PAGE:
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Maybe a simple solution would suffice: if the Octoprint server would enforce a 3 second timeout after a failed login attempt, this would effectively block brute force attacks.

Where will this timeout go? On the http response? I'll just set my hax0r script to time out after 300msec, because a success will be shorter. I can still have plenty of concurrent connections.

Putting it on the IP via iptables? Back to maintaining state, as well as deeper OS integration than Octoprint's core was designed for.

Blocking for seconds doesn't help.
You get IP addresses for so little money


@VanKurt I wished we lived in a world where I could create a new server at Linode.com, push a website design to it, start it up and then NOT have to then begin the arduous task of editing IP tables, .htaccess, watching the immediate attempts at hacking and to see what they're trying. It's like some sort of futuristic comedy movie in which someone buys a house and then the real estate agent hands the new buyer their flak jacket as the random drive-by shootings start up before the ink has yet dried on their paperwork. It's seriously that bad. Within about three minutes of opening your IP address to port 80 (or anything honestly) it's being tested by scripted computers out there. And once any response at all is returned from port 80 you're now on their list for the full monty, so-to-speak.

Now imagine that you're on the other end of those scripts. You're the person who wrote the 1st-level script that looks for webservers. You then get your report of what kind of webservers responded by type. "This one says OctoPrint... oh look, that's open-source!" so now you go read the actual source code, see what Python modules are used, what OctoPi is, what goes into that image. If you're into that, it makes it a fun game to play and you're the target of that "fun".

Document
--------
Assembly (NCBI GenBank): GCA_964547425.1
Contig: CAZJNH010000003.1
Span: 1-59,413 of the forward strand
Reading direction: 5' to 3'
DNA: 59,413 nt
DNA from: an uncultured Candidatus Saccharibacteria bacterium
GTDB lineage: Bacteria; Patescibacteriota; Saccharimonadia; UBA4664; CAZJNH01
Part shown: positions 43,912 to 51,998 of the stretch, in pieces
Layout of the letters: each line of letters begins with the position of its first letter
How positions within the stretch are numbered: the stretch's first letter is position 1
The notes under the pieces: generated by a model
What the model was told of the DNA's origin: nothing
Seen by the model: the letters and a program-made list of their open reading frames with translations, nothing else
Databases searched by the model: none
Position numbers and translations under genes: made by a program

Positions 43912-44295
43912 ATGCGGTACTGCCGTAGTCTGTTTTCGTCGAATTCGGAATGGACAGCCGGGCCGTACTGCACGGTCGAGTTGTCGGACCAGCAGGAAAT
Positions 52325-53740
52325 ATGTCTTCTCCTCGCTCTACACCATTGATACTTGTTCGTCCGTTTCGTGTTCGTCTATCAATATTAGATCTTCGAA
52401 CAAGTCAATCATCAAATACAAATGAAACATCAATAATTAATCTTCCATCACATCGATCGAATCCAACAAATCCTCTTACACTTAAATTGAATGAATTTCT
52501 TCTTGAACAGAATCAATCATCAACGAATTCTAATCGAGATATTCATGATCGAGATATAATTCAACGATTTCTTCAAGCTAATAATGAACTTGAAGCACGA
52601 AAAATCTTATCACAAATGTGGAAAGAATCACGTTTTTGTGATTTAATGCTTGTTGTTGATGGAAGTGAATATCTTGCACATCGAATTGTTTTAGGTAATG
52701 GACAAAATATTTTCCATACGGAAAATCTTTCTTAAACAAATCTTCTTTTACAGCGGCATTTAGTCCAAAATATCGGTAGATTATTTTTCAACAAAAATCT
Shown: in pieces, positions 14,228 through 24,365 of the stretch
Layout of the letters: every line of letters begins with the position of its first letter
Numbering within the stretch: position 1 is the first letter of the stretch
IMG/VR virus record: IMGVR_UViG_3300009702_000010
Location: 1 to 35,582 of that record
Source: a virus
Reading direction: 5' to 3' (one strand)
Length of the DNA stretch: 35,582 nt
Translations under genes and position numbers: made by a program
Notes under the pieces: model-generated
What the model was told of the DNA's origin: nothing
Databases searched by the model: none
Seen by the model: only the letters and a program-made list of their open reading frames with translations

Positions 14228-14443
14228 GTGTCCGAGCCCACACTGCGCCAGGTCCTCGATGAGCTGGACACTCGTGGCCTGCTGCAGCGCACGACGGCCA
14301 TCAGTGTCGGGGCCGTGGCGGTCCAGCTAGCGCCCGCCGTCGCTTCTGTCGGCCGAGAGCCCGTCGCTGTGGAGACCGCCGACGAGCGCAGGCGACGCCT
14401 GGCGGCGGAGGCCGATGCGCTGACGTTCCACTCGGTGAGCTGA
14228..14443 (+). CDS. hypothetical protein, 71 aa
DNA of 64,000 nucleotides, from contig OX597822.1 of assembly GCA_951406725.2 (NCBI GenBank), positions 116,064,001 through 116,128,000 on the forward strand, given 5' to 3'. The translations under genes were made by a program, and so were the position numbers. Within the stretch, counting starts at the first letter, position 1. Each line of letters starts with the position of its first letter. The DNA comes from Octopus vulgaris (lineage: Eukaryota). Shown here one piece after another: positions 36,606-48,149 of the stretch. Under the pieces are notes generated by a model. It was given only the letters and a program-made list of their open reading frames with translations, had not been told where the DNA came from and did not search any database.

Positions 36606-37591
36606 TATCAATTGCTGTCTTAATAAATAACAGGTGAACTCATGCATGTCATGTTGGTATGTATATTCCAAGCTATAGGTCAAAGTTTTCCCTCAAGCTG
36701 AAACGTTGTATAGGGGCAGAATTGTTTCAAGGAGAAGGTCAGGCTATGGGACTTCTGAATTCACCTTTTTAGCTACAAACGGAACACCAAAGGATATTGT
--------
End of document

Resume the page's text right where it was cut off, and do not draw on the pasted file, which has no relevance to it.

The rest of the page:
So now, search the forum for the safe ways of doing this.


For anyone interested in this thread, here is a prime example of what I am talking about. The person punched a hole in their firewall to expose their security system and guess what? Now they're the victim of a DDOS (distributed denial-of-service) attack on their external router. Now their OctoPrint instance keeps dropping off their overworked router.

"...in case your next question is why ddos, i have a port exposed for remote access to my security system and that port gets pounded thousands of times a day."

not exactly. The automated pings and port scanning has always been there, and the asus protection package included with this router sheds all of the connect attempts. it is just that for this asus router there is a bug that causes it to go non-responsive after a several days of this. And while on trips it was causing me to lose connection to my alarm system and my thermostat. as well as losing the ability to remote into my computers.

if you only knew how many thousands of these pings occur to every ip in the world you would not be shocked at how many real exposed vulnerabilities are exploited in this world

I got my start as an I.T. guy seven days after the IBM PC came out. I once owned and operated my own datacenter in NORCAL. Trust me, I know.

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That is rather easy to fix. I have a reverse proxy in place, which blocks DOS attacks. So the Octoprint webserver should not get hit by those.

In this case, I don't believe it was that his-Pi-was-getting-slammed, it was more like his-firewall-was-getting-slammed. In many cases of rapid-fire incoming traffic, some firewalls just choke after a few hours and eventually crash. In the meantime, they're too busy to respond to standard internal traffic to be useful.